Catalonia comprises four provinces, named after their capitals: Barcelona, Girona, Lleida, and Tarragona. Barcelona, the historic capital, contains more than a third of the region's residents. Catalan and Spanish have been the official languages of Catalonia since 1978, which has led to a considerable revival of Catalan. Mostly hilly, with pine-covered mountains, it also has some highly fertile plains. Cereals, olives, and grapes are grown, and one third of the wines of Spain are produced there. The beautiful 240-mi (386-km) seacoast has fine harbors, excellent fisheries, and an active tourist trade. The Ebro (Ebre, in Catalan), Segre, and Cinca rivers furnish hydroelectric power for the industries in Barcelona and Girona provs.; chief products are textiles, chemicals, automobiles, airplanes, locomotives, and foundry and other metal items. The service sector has grown rapidly.

History

Trade has been active along the coast since Greek and Roman times. The history of medieval Catalonia is that of the counts of Barcelona, who emerged (9th cent.) as the chief lords in the Spanish March founded by Charlemagne. United (1137) with Aragón through marriage (see Raymond Berengar IV), Catalonia nevertheless preserved its own laws, cortes (or corts), and language (akin to Provençal). Catalan art and Catalan literature flourished in the Middle Ages. In the cities, notably Barcelona, the burgher and merchant classes grew very powerful.

Catalonian traders rivaled those of Genoa and Venice, and their maritime code was widely used in the 14th cent. They, and adventurers like Roger de Flor, were largely responsible for the expansion in the Mediterranean of the house of Aragón (see Aragón, house of). Catalonia failed in its rebellion (1461–72) against John II of Aragón, and after the union (1479) of Aragón and Castile, Catalonia declined. The centralizing policy of the Spanish kings, the shifting of trade routes with the consequent loss of commercial income, pirate attacks, and recurring plagues and famines were all major factors.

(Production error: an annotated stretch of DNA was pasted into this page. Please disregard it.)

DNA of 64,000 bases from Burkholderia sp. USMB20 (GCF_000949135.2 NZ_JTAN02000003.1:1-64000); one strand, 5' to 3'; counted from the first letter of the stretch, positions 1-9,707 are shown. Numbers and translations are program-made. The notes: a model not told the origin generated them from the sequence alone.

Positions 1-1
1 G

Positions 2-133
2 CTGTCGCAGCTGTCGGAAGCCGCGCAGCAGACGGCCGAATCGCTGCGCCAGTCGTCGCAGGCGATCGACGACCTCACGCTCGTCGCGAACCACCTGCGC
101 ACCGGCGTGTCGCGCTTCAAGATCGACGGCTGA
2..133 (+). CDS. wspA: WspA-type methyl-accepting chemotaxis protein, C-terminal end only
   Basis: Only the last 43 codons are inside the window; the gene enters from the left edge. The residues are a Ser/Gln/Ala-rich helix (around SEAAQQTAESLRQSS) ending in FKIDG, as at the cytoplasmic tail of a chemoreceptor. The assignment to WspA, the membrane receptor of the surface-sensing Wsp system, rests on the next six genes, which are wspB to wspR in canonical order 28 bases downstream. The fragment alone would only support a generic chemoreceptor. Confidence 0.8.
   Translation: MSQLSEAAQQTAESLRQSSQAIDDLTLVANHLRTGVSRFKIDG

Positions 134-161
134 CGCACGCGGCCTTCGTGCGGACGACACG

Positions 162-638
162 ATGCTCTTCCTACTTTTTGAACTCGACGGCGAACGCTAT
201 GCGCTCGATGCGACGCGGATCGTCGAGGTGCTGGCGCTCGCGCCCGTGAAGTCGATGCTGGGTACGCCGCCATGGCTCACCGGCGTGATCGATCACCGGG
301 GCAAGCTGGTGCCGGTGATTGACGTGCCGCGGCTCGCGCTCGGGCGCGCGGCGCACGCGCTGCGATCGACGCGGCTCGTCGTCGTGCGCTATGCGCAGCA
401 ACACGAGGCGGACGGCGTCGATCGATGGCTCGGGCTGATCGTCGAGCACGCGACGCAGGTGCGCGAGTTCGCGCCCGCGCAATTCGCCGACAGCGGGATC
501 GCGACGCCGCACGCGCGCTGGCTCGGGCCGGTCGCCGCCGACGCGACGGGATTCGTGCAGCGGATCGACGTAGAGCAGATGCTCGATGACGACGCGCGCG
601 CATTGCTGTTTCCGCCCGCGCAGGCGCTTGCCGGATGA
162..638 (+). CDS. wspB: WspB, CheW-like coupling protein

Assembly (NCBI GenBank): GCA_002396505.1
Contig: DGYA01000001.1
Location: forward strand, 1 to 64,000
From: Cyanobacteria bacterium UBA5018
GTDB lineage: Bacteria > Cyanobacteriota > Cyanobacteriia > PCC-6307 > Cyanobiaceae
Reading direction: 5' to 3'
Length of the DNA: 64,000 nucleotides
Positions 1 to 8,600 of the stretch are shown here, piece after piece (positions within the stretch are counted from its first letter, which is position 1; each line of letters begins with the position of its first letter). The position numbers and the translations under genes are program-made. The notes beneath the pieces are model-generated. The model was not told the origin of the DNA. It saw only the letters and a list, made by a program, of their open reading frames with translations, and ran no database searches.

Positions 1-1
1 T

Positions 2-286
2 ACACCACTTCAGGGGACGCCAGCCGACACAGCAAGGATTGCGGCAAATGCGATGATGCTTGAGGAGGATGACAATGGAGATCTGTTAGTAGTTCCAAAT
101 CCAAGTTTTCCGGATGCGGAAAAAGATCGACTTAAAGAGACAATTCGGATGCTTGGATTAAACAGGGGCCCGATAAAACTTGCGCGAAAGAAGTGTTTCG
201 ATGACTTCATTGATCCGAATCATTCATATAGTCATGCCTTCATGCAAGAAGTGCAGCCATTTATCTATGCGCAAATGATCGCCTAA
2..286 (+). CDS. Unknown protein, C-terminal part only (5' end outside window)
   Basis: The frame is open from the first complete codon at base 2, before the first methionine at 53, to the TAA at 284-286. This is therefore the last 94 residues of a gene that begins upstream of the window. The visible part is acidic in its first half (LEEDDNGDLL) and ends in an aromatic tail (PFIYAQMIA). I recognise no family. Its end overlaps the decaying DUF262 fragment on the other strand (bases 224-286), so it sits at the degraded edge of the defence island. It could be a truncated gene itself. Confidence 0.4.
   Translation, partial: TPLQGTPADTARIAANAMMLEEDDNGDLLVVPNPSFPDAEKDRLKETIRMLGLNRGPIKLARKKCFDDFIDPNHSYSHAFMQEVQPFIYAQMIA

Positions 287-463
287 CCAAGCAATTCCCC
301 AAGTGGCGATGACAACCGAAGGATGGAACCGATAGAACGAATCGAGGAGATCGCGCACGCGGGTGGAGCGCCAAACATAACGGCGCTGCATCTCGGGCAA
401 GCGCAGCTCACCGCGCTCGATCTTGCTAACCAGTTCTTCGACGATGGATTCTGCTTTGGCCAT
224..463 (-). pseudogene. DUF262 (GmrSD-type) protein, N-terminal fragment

Agitation for autonomy was always strong. In the Thirty Years War (1618–48), Catalonia rose against Philip IV. The Catalan region of Roussillon, in the Pyrenees, passed to France in 1659 (see Pyrenees, Peace of the). In the War of the Spanish Succession, Catalonia sided with Archduke Charles against Philip V, who in reprisal deprived it of its privileges. In the late 19th and early 20th cent. it was a center of socialist and anarchist strength. In 1931 the Catalans established a separate government, first under Francesc Macià, then under Lluis Companys, which in 1932 won autonomy from the Spanish Cortes. A revolution (1934) for complete independence failed, but in 1936 autonomy was restored.

In the civil war of 1936–39, Loyalist Catalonia sided with the Republic and suffered heavily for its opposition to Franco. Barcelona was the Loyalist capital from Oct., 1937, to Jan., 1939. Catalonia fell to Franco in Feb., 1939. Under the Franco dictatorship, the use of Catalan was banned in public life. Catalonia elected its first parliament as an autonomous region in 1980, and by the mid-1990s Catalonian nationalists had become a force in both Catalonian and Spanish politics.

Increased autonomy for Catalonia and recognition of the region as a "nation" within Spain was approved in 2006, but the Spanish constitutional court subsequently (2010) greatly limited the significance of the changes, leading to increased support for independence. The Spanish government blocked a proposed Catalonian independence referendum in 2012. Catalonian parties continued nonetheless to press the issue, and the central government's intransigent stand on any vote increased pro-independence sentiment. In 2013 Catalonia called for a referendum, later changed to a nonbinding poll, to be held in Nov., 2014, but the Spanish constitutional court called for its suspension. Conducted by grassroots organizations, the poll drew roughly half the region's voters; 80% voted for independence. Spain's constitutional court later declared the vote unconstitutional.

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Catalonia

Catalonia (Sp. Cataluña) Region in ne Spain, extending from the French border to the Mediterranean Sea. The capital is Barcelona. Catalonia includes the provinces of Barcelona, Gerona, Lérida and Tarragona. United with Aragón in 1137, it retained its own laws and language. During the Spanish Civil War it was a Loyalist stronghold, and recently it has been a focus of separatist movements. The Costa Brava is an important tourist area. Products: grain, fruit, olive oil, wool, wine. Area: 31,932sq km (12,329sq mi). Pop. (1998) 6,147,610.

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Catalonia